Merton, Devon

Merton village in Devon

History

Merton probably derives its name from the old English word for a sheet of standing water; a lake or pond was a ‘mere’ - hence ‘the town by the mere‘. The river which bounds much of the parish to the east is the River Mere.

Merton has been recorded as having a variety of names: Merton or Mertona in the 1086 Domesday Book, then Mereton, Marton, Martyn and Merton – although for a time also commonly called Martin, which may just be the local Devon deriviation of the spoken name. The village church is now called All Saints, but was in fact known as St Martins before the major Victorian restoration.

Settlement in the area goes back to the mists of time itself. Knapped flints having been found at different locations within the parish. Merton was listed in the Domesday Book of 1086 (the Norman inventory of all the lands and estates in their ownership) after their conquest, and William the Conqueror gave Merton to one of his knights. Later on, from King Henry the 2nd's time, knights living here probably took their name from the settlement. A Philip de Merton held it in 1166. The last ‘Merton‘ to hold the village was a Richard de Merton, who died in 1370 without any male heirs, and it came to his widow Matilda, who remarried Sir John FitzWarin, and thus ended the direct Merton family connection.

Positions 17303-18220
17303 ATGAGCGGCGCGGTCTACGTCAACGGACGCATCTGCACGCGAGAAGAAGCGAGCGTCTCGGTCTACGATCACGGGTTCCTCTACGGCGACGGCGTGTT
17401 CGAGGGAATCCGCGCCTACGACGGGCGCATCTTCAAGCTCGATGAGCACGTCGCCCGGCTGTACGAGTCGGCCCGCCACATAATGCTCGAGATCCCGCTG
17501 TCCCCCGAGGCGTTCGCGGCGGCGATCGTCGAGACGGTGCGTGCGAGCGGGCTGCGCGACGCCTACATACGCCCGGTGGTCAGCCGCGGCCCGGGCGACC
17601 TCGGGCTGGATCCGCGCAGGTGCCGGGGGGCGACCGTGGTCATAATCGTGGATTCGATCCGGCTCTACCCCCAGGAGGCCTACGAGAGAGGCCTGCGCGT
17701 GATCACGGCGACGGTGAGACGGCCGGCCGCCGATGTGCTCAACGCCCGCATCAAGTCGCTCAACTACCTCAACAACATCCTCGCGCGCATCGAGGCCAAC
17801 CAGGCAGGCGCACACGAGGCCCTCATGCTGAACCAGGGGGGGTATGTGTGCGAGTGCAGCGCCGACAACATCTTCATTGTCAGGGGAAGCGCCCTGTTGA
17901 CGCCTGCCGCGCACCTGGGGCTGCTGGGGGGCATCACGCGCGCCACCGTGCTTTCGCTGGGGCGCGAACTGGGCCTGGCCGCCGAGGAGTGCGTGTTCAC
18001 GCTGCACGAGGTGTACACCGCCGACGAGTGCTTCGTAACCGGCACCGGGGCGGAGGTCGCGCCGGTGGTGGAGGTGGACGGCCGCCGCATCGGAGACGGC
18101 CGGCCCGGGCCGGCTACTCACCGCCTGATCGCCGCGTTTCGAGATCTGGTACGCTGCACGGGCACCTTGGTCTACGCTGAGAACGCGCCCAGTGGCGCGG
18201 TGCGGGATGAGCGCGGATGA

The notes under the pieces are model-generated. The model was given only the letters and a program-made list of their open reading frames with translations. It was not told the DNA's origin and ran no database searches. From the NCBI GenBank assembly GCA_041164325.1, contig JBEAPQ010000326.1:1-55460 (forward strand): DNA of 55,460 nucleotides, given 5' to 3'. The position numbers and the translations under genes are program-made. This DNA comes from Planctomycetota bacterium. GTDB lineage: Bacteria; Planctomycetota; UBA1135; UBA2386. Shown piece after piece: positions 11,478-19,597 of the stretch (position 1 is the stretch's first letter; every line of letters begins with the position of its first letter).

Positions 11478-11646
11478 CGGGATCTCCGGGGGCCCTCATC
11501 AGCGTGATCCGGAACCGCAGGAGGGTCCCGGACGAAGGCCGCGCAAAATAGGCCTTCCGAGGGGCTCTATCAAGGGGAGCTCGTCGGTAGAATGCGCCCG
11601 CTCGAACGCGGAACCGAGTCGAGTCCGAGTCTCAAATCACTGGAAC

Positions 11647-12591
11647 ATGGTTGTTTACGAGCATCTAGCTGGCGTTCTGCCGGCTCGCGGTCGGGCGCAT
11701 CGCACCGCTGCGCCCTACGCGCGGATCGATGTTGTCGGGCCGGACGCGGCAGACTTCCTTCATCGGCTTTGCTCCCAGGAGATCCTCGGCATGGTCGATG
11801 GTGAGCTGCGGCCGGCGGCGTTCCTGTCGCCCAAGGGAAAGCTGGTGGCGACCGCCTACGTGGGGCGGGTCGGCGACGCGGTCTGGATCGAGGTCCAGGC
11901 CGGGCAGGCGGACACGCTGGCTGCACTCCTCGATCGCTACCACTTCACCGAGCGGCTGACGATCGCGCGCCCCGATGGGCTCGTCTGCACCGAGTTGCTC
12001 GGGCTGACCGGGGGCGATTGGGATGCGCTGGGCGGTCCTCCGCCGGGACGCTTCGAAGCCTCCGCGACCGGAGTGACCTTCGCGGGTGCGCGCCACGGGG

Today Merton, as in the past, is primarily an agricultural area. The woods and nearby clay industry has meant some considerable employment over recent centuries. Although now much diminished, the clay is mined by open cast method and shipped from Bideford to various parts of the world in large bulk ships. Indeed, when in Bideford when the tides are right, you may often see one of the Russian ships moored up and loading clay.

Our Neighbours

Our nearest neighbour is the village of Petrockstowe - about 2 miles away. Click here to visit their web site.

Other nearby villages are Dolton (which has a web site here), Beaford and Meeth.

Facilities

Merton has a number of local facilities. As it is situated on the main A386 road, there is a regular bus service in either direction to Okehampton, and via Great Torrington to Bideford and Barnstaple.

The village has an excellent village hall (The Clinton Hall). You can see its web site by clicking here. There is a pub (The Malt Scoop), a village shop/Post Office, and a small garage/petrol station.

There is also a primary school in the village (Clinton School), which is a voluntary aided Church of England school, and their web site can be found here.